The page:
Auto stocks have been underperforming the markets for many months. Even as the major market indexes pushed to four-year highs recently, many stocks in the auto sector were trading closer to their 52-week lows. Auto sales in North America have been strong, but concerns about a slowing economy in China and the debt crisis in Europe are really weighing on the sector. There is a strong chance things in China and Europe will get worse before they get better, so it might be time for investors to just accept that lower prices are not only possible, but even likely for stocks like Ford (F) and General Motors (GM).
It has become clear that despite solid earnings, price-to-earnings ratios that are well below the market average, and numerous analyst buy ratings with price targets that indicate major upside, nothing seems capable of stopping these stocks from trending lower. Since these common sense points have not seemed to be helpful in finding a bottom for these stocks, it makes sense to consider looking at where these names have found support and bottomed out in the past, as well as where important psychological support levels might be. Here is a closer look at these top auto stocks and an attempt to evaluate where these shares might bottom out, giving investors a potential buying opportunity.
Ford has become an impressive turnaround story thanks to excellent management from CEO Alan Mulally. Even though the company has made considerable progress since Mulally joined Ford in 2006, the share price has not fully reflected it. The company has improved its balance sheet, initiated a new dividend, and recently received a credit rating upgrade, but the stock still trades near its 52-week low. Ford has been reporting solid profits and is about to launch two important new models: the Ford Fusion and the Ford Escape, both of which are important and likely to be popular due to affordability and fuel-efficiency.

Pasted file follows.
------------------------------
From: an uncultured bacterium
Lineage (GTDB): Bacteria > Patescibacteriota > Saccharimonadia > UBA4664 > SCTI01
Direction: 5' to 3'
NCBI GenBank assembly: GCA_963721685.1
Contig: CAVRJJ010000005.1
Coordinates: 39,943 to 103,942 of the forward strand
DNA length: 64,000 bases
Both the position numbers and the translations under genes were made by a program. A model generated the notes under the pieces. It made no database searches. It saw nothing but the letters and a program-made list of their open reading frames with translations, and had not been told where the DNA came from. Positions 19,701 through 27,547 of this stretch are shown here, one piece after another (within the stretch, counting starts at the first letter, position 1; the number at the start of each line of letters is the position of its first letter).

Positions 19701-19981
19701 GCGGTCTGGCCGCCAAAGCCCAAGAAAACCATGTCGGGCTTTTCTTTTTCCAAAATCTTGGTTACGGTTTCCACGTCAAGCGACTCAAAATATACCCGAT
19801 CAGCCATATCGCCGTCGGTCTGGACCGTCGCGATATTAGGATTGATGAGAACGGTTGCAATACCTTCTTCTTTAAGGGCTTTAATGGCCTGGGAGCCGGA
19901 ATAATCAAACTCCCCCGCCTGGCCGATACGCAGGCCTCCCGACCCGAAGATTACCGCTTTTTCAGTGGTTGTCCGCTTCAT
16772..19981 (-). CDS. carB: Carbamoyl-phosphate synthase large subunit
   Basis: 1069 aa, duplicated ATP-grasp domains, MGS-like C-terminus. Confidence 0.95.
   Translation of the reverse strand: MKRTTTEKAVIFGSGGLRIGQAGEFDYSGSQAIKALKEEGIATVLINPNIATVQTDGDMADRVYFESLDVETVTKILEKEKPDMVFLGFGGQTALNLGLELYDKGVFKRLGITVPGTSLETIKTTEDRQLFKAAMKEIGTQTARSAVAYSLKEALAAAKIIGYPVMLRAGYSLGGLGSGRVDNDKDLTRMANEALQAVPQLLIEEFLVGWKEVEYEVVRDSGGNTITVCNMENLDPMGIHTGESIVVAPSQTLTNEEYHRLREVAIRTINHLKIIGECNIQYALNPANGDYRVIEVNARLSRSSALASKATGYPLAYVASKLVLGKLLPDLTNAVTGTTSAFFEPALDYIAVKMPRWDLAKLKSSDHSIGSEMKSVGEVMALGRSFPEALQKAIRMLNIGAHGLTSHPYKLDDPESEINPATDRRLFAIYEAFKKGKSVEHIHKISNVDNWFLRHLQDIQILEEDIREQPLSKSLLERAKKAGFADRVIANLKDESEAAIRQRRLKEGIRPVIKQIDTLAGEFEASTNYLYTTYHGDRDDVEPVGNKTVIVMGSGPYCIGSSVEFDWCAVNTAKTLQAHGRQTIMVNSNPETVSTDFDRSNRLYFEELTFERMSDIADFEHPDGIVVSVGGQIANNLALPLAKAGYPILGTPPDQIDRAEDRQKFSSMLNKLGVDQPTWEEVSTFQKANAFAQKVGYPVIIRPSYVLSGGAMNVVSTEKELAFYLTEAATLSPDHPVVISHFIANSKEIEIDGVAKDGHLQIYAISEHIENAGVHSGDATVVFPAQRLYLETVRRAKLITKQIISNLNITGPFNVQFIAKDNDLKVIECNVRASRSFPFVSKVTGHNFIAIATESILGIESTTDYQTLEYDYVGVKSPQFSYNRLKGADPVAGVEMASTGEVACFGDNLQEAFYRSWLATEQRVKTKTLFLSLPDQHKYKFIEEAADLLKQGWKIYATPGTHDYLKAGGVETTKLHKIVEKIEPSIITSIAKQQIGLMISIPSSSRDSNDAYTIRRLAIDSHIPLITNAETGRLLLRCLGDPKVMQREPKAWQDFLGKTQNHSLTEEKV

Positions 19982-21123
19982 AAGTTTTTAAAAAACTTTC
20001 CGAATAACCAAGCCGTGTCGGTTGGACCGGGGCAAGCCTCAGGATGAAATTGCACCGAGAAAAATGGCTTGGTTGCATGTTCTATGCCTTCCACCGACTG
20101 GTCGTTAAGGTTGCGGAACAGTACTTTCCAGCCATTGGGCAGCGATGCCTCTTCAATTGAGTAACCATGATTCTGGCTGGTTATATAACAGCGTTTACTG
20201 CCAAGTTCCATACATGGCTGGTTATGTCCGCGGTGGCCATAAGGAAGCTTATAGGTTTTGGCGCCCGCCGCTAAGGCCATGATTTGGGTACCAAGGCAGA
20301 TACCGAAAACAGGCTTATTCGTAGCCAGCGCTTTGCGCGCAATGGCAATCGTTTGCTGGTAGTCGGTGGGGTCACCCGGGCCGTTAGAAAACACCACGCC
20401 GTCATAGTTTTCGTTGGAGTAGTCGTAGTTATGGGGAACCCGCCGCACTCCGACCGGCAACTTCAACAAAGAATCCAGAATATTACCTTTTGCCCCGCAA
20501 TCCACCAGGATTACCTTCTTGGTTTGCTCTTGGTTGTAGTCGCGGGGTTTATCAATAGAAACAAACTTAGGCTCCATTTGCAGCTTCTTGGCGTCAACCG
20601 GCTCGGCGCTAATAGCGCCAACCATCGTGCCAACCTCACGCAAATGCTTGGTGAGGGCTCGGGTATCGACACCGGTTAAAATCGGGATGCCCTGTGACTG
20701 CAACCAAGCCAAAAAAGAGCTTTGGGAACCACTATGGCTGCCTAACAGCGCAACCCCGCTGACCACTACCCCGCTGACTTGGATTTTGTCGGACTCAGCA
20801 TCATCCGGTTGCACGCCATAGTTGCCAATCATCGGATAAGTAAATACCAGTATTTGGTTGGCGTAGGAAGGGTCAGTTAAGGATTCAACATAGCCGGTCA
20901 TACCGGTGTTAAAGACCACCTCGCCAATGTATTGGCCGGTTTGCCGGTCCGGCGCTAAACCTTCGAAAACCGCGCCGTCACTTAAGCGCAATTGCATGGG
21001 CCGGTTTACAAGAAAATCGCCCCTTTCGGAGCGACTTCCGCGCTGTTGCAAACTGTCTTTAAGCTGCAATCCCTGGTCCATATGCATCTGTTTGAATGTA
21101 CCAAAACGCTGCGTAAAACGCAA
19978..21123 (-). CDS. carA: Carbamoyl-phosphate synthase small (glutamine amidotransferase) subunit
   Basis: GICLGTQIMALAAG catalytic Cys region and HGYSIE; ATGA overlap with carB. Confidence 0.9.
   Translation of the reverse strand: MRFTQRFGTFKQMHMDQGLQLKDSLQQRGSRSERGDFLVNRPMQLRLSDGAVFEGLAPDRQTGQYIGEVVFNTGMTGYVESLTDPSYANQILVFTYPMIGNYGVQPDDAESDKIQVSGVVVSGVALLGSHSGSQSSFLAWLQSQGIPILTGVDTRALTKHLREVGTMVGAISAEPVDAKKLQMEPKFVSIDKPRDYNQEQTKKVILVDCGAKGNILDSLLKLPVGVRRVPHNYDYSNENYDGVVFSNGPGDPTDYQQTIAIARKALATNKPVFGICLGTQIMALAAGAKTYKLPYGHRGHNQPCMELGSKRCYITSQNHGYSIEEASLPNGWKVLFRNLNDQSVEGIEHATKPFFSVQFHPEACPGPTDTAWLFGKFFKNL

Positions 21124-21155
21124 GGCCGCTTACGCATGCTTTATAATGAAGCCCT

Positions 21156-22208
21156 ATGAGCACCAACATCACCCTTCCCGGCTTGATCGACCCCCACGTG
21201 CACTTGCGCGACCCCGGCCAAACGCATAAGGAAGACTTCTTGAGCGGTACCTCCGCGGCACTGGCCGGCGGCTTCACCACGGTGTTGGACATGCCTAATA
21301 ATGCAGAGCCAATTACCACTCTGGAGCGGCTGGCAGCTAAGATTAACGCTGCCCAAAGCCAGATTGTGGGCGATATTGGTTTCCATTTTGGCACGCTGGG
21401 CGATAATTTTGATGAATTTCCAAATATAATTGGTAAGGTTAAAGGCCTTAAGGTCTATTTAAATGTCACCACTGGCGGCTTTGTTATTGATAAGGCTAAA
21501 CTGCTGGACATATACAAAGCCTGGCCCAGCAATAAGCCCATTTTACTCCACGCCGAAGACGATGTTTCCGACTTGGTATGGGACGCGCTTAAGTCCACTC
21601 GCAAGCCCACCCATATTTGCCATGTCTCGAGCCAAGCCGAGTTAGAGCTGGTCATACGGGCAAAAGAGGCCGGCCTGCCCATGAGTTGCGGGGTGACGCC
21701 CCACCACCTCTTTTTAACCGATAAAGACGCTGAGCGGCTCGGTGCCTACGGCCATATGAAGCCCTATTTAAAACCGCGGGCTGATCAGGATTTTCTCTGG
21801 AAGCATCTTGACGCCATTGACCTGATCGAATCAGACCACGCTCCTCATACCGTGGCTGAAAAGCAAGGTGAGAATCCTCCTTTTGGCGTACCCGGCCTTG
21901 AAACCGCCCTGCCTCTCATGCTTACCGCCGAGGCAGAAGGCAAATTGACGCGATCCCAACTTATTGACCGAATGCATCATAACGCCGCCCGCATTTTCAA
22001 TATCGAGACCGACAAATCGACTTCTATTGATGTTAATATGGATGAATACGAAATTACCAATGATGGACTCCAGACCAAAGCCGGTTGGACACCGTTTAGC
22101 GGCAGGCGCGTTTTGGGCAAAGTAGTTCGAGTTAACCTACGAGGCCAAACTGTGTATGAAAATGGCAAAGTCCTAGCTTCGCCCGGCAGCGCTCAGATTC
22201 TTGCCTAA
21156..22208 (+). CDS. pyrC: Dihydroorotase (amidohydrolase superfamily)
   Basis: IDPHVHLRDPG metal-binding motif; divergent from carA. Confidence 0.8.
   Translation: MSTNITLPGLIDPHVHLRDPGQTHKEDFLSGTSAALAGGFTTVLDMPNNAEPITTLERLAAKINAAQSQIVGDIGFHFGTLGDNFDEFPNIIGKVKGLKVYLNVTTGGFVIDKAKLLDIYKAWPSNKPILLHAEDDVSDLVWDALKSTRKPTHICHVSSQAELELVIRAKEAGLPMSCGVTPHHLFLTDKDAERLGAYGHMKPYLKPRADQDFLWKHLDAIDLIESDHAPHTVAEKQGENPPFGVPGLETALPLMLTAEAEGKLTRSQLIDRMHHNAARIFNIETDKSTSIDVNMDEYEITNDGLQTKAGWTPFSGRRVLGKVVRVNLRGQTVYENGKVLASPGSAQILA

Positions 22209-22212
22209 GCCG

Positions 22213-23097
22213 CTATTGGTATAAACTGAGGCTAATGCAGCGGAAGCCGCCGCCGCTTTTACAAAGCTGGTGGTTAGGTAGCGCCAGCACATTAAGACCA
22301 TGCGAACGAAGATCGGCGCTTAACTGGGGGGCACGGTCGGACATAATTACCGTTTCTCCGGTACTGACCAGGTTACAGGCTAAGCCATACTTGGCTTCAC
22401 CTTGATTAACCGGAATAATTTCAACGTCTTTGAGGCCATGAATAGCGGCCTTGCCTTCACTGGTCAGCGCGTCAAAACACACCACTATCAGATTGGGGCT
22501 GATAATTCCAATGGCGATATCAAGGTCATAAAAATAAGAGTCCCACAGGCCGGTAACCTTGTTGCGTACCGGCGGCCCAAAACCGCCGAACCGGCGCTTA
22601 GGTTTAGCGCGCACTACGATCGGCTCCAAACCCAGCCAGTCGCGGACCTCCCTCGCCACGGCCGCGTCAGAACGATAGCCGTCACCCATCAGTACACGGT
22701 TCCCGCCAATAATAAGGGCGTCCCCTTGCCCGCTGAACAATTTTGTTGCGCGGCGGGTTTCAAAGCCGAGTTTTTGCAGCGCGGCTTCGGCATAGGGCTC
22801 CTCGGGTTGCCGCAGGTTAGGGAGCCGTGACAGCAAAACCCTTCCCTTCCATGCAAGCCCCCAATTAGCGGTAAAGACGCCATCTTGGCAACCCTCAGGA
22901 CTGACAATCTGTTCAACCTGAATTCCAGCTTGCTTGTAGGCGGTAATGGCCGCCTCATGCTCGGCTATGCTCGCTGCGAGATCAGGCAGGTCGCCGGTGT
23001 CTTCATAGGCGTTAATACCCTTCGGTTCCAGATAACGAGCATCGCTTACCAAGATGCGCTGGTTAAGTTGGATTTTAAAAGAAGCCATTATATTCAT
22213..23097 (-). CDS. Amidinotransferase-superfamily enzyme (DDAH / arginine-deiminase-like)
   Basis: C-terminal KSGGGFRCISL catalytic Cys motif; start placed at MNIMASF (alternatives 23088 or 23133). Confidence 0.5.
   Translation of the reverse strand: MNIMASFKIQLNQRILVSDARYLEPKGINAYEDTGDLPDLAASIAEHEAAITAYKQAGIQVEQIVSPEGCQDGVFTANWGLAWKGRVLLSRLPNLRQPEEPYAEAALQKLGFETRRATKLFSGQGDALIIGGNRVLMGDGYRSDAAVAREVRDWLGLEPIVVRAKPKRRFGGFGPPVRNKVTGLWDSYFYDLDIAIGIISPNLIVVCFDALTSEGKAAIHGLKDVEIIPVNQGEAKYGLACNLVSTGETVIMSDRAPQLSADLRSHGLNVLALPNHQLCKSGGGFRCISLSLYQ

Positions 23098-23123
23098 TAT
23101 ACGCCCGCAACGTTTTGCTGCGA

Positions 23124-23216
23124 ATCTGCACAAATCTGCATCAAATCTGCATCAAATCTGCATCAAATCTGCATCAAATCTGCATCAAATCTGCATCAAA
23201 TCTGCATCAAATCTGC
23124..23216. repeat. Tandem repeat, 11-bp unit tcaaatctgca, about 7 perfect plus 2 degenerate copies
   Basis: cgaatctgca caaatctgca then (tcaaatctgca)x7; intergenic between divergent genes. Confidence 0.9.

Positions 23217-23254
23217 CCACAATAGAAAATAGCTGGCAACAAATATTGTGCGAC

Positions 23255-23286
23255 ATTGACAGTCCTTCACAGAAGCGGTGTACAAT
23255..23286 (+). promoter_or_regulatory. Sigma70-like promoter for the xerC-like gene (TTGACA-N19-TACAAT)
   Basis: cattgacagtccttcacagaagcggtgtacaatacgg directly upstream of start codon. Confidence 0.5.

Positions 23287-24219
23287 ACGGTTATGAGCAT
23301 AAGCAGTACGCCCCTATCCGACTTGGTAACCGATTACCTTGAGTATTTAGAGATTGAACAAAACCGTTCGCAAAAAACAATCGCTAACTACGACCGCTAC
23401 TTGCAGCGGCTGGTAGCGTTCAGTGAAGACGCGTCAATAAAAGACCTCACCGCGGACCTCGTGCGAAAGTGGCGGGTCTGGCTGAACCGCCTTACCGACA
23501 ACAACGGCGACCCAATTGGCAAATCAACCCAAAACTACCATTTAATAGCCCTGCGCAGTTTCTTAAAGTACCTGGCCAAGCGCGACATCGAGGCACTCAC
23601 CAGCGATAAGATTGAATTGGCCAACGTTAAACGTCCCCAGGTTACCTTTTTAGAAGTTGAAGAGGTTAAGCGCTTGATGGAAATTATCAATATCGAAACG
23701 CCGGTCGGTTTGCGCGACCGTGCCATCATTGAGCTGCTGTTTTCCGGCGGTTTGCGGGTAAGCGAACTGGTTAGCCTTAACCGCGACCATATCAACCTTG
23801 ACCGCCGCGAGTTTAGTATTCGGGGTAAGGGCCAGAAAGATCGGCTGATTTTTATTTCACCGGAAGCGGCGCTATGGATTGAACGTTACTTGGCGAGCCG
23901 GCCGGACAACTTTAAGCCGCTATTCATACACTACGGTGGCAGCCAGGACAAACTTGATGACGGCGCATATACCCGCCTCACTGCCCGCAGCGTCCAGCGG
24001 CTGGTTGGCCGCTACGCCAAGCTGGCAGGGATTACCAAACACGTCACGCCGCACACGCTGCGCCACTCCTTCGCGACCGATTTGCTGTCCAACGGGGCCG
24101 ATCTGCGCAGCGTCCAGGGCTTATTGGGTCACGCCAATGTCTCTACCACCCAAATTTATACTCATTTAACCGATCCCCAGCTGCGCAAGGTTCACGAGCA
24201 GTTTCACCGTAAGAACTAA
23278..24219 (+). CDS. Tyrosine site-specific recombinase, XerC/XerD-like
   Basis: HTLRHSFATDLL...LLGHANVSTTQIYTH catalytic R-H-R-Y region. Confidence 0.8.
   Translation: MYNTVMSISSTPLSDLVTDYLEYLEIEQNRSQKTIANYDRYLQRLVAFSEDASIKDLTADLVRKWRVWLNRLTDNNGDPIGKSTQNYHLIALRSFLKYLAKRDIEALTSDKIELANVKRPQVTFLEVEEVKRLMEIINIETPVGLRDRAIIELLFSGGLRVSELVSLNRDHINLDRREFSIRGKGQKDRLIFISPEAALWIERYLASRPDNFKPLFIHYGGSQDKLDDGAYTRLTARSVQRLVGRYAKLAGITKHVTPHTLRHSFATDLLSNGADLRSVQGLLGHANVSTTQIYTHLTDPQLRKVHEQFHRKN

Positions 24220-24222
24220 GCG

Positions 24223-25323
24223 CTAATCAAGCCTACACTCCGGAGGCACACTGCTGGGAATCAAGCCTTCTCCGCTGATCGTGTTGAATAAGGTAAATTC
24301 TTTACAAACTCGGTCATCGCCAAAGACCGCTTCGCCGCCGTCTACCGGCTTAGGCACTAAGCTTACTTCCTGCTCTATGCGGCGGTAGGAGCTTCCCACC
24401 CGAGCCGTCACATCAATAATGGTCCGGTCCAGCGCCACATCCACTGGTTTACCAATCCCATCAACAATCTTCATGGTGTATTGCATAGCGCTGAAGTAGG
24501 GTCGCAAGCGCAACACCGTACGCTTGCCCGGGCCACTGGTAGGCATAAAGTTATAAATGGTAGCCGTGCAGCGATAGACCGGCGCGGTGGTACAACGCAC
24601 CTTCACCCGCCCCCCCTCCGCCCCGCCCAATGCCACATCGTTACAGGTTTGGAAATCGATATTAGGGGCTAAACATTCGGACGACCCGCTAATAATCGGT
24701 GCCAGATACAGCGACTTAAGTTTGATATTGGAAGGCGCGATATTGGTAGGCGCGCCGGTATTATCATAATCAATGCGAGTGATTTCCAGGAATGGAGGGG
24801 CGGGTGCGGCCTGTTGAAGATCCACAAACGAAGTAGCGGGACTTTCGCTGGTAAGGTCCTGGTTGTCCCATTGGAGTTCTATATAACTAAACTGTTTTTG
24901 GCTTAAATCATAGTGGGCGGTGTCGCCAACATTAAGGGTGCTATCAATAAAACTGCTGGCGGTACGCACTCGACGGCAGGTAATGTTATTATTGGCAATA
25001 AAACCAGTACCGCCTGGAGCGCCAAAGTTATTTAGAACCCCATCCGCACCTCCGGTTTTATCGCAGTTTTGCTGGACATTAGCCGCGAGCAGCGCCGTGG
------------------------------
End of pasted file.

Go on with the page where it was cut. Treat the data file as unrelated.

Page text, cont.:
Clearly all these positives don't seem to matter as much now as does the European debt crisis. That means this stock might only find support at the psychologically important $10 level. Also, going back to January 2010, Ford shares have found significant support at about $10 per share multiple times: The stock bottomed out around $10 in February, in July 2010, and then again in September and November 2011. Between the psychological support level of $10 per share and the fact that this stock has historically found support at that level, $10 per share is probably the time to buy this stock as the market corrects.
Key Data Points For Ford:
- Current price: $10.67
- 52-Week Range: $9.05 to $15.35
- Dividend: 20 cents per share, which yields 1.9%
- 2012 Earnings Estimate: $1.49 per share
- 2013 Earnings Estimate: $1.72 per share
- P/E Ratio: about 6 times earnings
General Motors is a leading automaker in the U.S. that also has significant exposure to China, as well as to Europe through its Opel division. Europe has historically been a money loser for General Motors, and that is unlikely to change anytime soon given the economic woes in many European countries. General Motors sales have been strong in China where the Buick brand is popular, and North American sales have been impressive as well. The company will soon launch a newly designed Chevrolet Malibu with a 2013 model year. The Malibu has historically been a top-selling vehicle, and the new Malibu will get up to 37 miles per gallon.
The U.S. government still owns a major stake in General Motors due to the bailouts it received and this will probably be a drag on the stock until it is sold. This stock traded for nearly $40 per share in January 2011, but now trades for close to half that level. The stock has found support at about $20 per share in September, November, and December 2011. The $20 range appears to be a strong level of support for both psychological and historical reasons, so investors might want to patiently wait $20 before buying or adding as the market corrects.
Key Data Points For General Motors:
- Current price: $22.36
- 52-Week Range: $19 to $32.08
- Dividend: none
- 2012 Earnings Estimate: $3.52 per share
- 2013 Earnings Estimate: $4.59 per share
- P/E Ratio: about 6 times earnings
Data is sourced from Yahoo Finance.
Disclaimer: No guarantees or representations are made. Please consult a financial advisor before making investments.
Disclosure: I have no positions in any stocks mentioned, and no plans to initiate any positions within the next 72 hours.